The Autobiography of Benjamin Franklin

By Benjamin Franklin

Page 148

Ralph was still alive; that he was
esteem'd one of the best political writers in England; had been
employ'd in the dispute between Prince Frederic and the king, and had
obtain'd a pension of three hundred a year; that his reputation was
indeed small as a poet, Pope having damned his poetry in the Dunciad;
but his prose was thought as good as any man's.

[15]The Assembly finally finding the proprietary obstinately persisted
in manacling their deputies with instructions inconsistent not only
with the privileges of the people, but with the service of the crown,
resolv'd to petition the king against them, and appointed me their
agent to go over to England, to present and support the petition. The
House had sent up a bill to the governor, granting a sum of sixty
thousand pounds for the king's use (ten thousand pounds of which was
subjected to the orders of the then general, Lord Loudoun), which the
governor absolutely refus'd to pass, in compliance with his

[15] The many unanimous resolves of the Assembly--
what date?--[Marg. note.]

I had agreed with Captain Morris, of the paquet at New York, for my
passage, and my stores were put on board, when Lord Loudoun arriv'd at
Philadelphia, expressly, as he told me, to endeavor an accommodation
between the governor and Assembly, that his majesty's service might not
be obstructed by their dissensions. Accordingly, he desir'd the
governor and myself to meet him, that he might hear what was to be said
on both sides. We met and discuss'd the business. In behalf of the
Assembly, I urg'd all the various arguments that may be found in the
public papers of that time, which were of my writing, and are printed
with the minutes of the Assembly; and the governor pleaded his
instructions; the bond he had given to observe them, and his ruin if he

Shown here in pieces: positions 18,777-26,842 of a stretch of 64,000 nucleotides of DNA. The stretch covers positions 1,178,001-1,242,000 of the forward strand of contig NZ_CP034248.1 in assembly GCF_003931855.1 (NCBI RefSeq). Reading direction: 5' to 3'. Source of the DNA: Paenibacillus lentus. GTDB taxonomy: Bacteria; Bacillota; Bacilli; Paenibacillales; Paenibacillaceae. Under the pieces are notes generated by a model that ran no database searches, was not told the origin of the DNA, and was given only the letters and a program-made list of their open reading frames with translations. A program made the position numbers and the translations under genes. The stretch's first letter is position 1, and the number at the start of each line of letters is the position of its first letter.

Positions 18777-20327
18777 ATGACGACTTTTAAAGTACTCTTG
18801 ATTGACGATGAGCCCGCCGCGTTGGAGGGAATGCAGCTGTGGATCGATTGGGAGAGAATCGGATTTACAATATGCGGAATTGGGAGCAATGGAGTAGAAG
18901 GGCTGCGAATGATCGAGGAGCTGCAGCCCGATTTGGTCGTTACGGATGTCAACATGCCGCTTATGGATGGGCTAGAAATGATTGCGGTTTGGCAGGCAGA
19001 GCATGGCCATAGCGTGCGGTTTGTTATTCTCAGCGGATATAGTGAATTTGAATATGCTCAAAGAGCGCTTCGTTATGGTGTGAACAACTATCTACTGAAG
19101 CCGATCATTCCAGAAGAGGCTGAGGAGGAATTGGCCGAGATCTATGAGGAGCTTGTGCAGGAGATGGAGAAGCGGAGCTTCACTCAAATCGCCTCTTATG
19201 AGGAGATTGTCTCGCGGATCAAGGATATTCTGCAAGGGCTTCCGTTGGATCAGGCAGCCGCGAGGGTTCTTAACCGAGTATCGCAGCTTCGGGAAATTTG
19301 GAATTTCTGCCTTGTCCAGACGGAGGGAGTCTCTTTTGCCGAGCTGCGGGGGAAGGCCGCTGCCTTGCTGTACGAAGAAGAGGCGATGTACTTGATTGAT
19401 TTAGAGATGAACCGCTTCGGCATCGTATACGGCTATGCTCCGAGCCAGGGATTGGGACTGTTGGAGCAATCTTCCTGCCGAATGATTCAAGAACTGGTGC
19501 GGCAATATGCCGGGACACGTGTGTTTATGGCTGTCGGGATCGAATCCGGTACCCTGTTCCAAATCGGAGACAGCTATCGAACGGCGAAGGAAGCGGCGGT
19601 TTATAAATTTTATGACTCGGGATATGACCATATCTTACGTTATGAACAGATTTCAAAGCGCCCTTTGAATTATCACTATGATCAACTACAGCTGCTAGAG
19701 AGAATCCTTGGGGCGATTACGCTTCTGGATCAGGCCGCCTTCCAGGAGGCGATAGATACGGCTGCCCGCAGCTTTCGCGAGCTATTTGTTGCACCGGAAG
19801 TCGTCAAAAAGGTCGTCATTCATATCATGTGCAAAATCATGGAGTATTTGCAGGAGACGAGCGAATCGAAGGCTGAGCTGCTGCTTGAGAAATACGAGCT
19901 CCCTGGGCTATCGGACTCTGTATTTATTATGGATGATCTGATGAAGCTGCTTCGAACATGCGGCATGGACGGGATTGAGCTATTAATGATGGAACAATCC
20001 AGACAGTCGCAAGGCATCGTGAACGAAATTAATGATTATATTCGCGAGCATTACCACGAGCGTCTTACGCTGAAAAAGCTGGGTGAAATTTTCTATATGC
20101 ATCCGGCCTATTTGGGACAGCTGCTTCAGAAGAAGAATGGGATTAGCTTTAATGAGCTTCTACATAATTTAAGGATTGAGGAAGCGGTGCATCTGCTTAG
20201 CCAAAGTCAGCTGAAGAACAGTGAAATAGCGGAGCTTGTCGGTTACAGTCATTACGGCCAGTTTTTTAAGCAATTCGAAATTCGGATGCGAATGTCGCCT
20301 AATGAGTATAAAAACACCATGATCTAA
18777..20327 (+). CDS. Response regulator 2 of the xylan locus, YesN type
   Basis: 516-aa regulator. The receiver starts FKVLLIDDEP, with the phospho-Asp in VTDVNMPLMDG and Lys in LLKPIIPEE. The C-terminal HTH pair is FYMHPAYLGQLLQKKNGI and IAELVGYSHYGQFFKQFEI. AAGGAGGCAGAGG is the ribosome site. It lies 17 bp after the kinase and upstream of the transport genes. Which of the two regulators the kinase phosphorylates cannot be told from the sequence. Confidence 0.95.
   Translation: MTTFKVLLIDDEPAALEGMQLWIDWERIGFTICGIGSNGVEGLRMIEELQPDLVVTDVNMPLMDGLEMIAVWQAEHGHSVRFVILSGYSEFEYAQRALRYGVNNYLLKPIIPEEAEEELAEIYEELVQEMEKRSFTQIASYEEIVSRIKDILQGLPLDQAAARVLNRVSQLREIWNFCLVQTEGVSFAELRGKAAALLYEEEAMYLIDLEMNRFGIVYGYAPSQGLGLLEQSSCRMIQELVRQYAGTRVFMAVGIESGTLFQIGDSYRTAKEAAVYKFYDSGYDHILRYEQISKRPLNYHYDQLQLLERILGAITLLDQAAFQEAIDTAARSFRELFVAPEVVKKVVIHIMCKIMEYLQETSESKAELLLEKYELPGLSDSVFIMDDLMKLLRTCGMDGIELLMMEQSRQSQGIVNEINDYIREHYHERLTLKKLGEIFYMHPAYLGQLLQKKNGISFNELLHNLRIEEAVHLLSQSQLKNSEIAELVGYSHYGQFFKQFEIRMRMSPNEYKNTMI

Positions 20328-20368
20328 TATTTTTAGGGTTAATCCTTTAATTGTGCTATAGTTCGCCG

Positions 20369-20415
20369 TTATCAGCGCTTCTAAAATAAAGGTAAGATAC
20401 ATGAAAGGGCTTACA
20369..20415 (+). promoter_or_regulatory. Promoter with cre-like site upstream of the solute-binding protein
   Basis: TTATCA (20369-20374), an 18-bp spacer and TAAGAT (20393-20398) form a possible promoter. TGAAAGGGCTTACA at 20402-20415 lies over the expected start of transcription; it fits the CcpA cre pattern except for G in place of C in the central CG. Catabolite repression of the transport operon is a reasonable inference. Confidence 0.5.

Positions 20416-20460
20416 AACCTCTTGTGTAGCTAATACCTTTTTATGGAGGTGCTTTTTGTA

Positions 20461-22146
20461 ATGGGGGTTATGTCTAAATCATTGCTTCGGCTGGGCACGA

disobey'd, yet seemed not unwilling to hazard himself if Lord Loudoun
would advise it. This his lordship did not chuse to do, though I once
thought I had nearly prevail'd with him to do it; but finally he rather
chose to urge the compliance of the Assembly; and he entreated me to
use my endeavours with them for that purpose, declaring that he would
spare none of the king's troops for the defense of our frontiers, and
that, if we did not continue to provide for that defense ourselves,
they must remain expos'd to the enemy.

I acquainted the House with what had

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Text Comparison with The Complete Works in Philosophy, Politics and Morals of the late Dr. Benjamin Franklin, Vol. 2 [of 3]

Page 5
by Fahrenheit's Thermometer, in crossing the Gulph Stream; with other remarks made on board the Pensylvania packet, Capt.
Page 60
Allowing the fact so repeatedly observed by Mr.
Page 70
But, if we consider some other appearances, we may find the same difficulty to conceive of them; and yet we know they take place.
Page 96
Does not the apparent wreck of the surface of this globe, thrown up into long ridges of mountains, with strata in various positions, make it probable, that its internal mass is a fluid; but a fluid so dense as to float the heaviest of our substances? Do we know the limit of condensation air is capable of? Supposing it to grow denser _within_ the surface, in the same proportion nearly as it does _without_, at what depth may it be equal in density with gold? Can we easily conceive how the strata of the earth could have been so deranged, if it had not been a mere shell supported by a heavier fluid? Would not such a supposed internal fluid globe be immediately sensible of a change in the situation of the earth's axis, alter its form, and thereby burst the shell, and throw up parts of it above the rest? As, if we would alter the position of the fluid contained in the shell of an egg, and place its longest diameter where the shortest now is, the shell must break; but would be much harder to break; if the whole internal substance were as solid and hard as the shell.